NY Times Columnist Mark Bittman “gets it” about food


Mark Bittman "gets it" when it comes to what's wrong with what we eat.

In the video at the end of this post, Mark Bittman describes the “big picture” about food in much the same way that we do in our book. He describes our typical western diet as the harmful, grossly inefficient and unsustainable monster that it is — but yet he continues to include all sorts of animal foods in his cookbooks like “How to Cook Everything.”

Like I said, Mark Bittman “gets it;” he just doesn’t do it all the time. He jokes about being a vegetarian until 6 PM and things like that.

But for me, this whole topic is far too serious to joke about. When it comes to moving back toward the natural diet for our species, I said in the Introduction to our book, “I am convinced that there has never been anything more important in the history of the world.” And I am dead serious about that.

Mark Bittman is a great source of information, but I prefer to follow the advice of Mahatma Gandhi, “Be the change you want to see in this world.”

All that said, we can all learn a great deal from Mark Bittman — I certainly have already. His work appears in many footnotes in our book and I have quoted him often in the first 100 days of this blog. (Today is # 101.) Take a look at a few of my posts that have featured Mark’s work — then take a half hour and watch the video at the end — it’s really very good — entertaining and informative.

NY Times…getting it right when it comes to the cost of “disease care”  It’s not very often that I applaud an article in any newspaper — on the topic of the cost of health care in this country and what to do about it. But on April 12, Mark Bittman of the New … Continue reading →

“Good News” about food from Mark Bittman…may breed complacency  Earlier this week, Mark Bittman wrote a column in the New York Times entitled “Food: Six Things to Feel Good About.” In the article he cited the Child Nutrition Act and things that Michelle Obama and Walmart were doing to … Continue reading 

Unsustainable…by any measure  Pork Council Disagrees with Mark Bittman on Sustainability- No Surprise On February 1, Mark Bittman wrote a terrific article entitled “A Food Manifesto for the Future” in the New York Times.  Here are the first two paragraphs: For decades, Americans … Continue reading →

J. Morris Hicks, the "big picture" guy when it comes to how we feed ourselves

Then there’s my all-time favorite Mark Bittman article; in the New York Times on January 27, 2008. Rethinking the Meat Guzzler. I read it then, referenced it in my book and have referred to it many times since. You should read it too.

Finally, here is the video that I told you about. “In this fiery and funny talk, New York Times food writer Mark Bittman weighs in on what’s wrong with the way we eat now (too much meat, too few plants; too much fast food, too little home cooking), and why it’s putting the entire planet at risk.” Watch, enjoy and learn from Mark Bittman — he really does “get it.”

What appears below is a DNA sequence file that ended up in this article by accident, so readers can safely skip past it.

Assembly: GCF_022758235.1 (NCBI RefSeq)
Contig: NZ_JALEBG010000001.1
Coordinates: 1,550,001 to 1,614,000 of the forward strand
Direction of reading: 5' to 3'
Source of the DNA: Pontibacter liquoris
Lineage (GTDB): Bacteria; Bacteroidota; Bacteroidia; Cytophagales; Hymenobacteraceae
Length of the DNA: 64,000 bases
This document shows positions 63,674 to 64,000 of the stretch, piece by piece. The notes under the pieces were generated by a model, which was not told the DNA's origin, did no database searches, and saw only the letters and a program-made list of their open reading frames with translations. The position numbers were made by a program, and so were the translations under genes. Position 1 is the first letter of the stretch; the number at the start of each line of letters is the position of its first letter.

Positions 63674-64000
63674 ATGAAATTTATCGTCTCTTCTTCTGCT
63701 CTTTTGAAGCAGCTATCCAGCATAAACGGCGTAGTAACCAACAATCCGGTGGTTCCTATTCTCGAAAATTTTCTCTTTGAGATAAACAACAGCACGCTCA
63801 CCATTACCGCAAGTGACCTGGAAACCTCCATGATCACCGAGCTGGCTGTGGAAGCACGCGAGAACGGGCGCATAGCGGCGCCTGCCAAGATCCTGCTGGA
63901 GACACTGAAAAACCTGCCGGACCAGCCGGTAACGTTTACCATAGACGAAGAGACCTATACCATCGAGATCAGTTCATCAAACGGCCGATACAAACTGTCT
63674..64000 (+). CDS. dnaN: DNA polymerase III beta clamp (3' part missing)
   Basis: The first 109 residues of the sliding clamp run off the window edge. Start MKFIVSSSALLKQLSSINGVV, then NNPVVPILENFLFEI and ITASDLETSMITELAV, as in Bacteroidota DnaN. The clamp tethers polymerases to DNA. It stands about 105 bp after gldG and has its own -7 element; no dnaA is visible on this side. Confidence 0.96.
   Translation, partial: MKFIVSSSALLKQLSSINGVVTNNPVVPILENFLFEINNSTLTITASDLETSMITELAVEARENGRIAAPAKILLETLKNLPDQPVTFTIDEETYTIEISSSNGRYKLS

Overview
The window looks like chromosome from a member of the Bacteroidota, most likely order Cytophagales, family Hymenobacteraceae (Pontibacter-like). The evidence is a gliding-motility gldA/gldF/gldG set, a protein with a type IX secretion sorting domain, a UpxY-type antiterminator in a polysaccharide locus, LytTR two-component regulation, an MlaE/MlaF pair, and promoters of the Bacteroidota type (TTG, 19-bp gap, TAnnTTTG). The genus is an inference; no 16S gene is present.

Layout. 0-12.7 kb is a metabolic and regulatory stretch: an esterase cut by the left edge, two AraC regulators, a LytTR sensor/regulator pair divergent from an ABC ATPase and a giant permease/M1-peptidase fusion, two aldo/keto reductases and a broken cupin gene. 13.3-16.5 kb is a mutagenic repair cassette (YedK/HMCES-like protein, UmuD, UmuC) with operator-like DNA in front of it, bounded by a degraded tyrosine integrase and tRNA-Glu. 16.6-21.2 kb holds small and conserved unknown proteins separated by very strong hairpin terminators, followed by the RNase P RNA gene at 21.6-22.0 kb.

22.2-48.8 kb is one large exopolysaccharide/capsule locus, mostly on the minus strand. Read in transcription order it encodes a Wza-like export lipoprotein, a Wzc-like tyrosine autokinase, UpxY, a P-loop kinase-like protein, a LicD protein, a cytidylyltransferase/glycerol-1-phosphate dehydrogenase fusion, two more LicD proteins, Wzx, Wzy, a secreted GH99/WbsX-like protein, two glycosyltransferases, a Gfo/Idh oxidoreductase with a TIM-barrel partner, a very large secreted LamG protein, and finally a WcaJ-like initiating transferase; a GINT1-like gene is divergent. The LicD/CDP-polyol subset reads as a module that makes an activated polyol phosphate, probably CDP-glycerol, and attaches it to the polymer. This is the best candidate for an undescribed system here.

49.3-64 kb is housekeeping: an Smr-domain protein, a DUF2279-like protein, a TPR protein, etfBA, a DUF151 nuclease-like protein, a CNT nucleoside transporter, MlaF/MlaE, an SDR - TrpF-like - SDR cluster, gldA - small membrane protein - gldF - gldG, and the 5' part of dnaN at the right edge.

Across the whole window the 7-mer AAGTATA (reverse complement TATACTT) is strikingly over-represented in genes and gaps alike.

In addition to the video below, you can learn more about Mark from this Washington Post article from 2010.

Mark Bittman on what’s wrong with what we eat | Video on TED.com.

If you like what you see here, you may wish to join our periodic mailing list. Also, for help in your own quest to take charge of your health, you might find some useful information at our 4-Leaf page. From the seaside village of Stonington, Connecticut – Be well and have a great day.

If you’d like to order our book on Amazon,  visit our BookStore now.

—J. Morris Hicks…blogging daily at HealthyEatingHealthyWorld.com

PS: Occasionally an unauthorized ad may appear beneath a blog post. It is controlled by WordPress (a totally free hosting service). I do not approve or personally benefit whatsoever from any ad that might ever appear on this site. I apologize and urge you to please disregard. 

About J. Morris Hicks

A former strategic management consultant and senior corporate executive with Ralph Lauren in New York, J. Morris Hicks has always focused on the "big picture" when analyzing any issue. In 2002, after becoming curious about our "optimal diet," he began a study of what we eat from a global perspective ---- discovering many startling issues and opportunities along the way. In addition to an MBA and a BS in Industrial Engineering, he holds a certificate in plant-based nutrition from the T. Colin Campbell Center for Nutrition Studies, where he has also been a member of the board of directors since 2012. Having concluded that our food choices hold the key to the sustainability of our civilization, he has made this his #1 priority---exploring all avenues for influencing humans everywhere to move back to the natural plant-based diet for our species.
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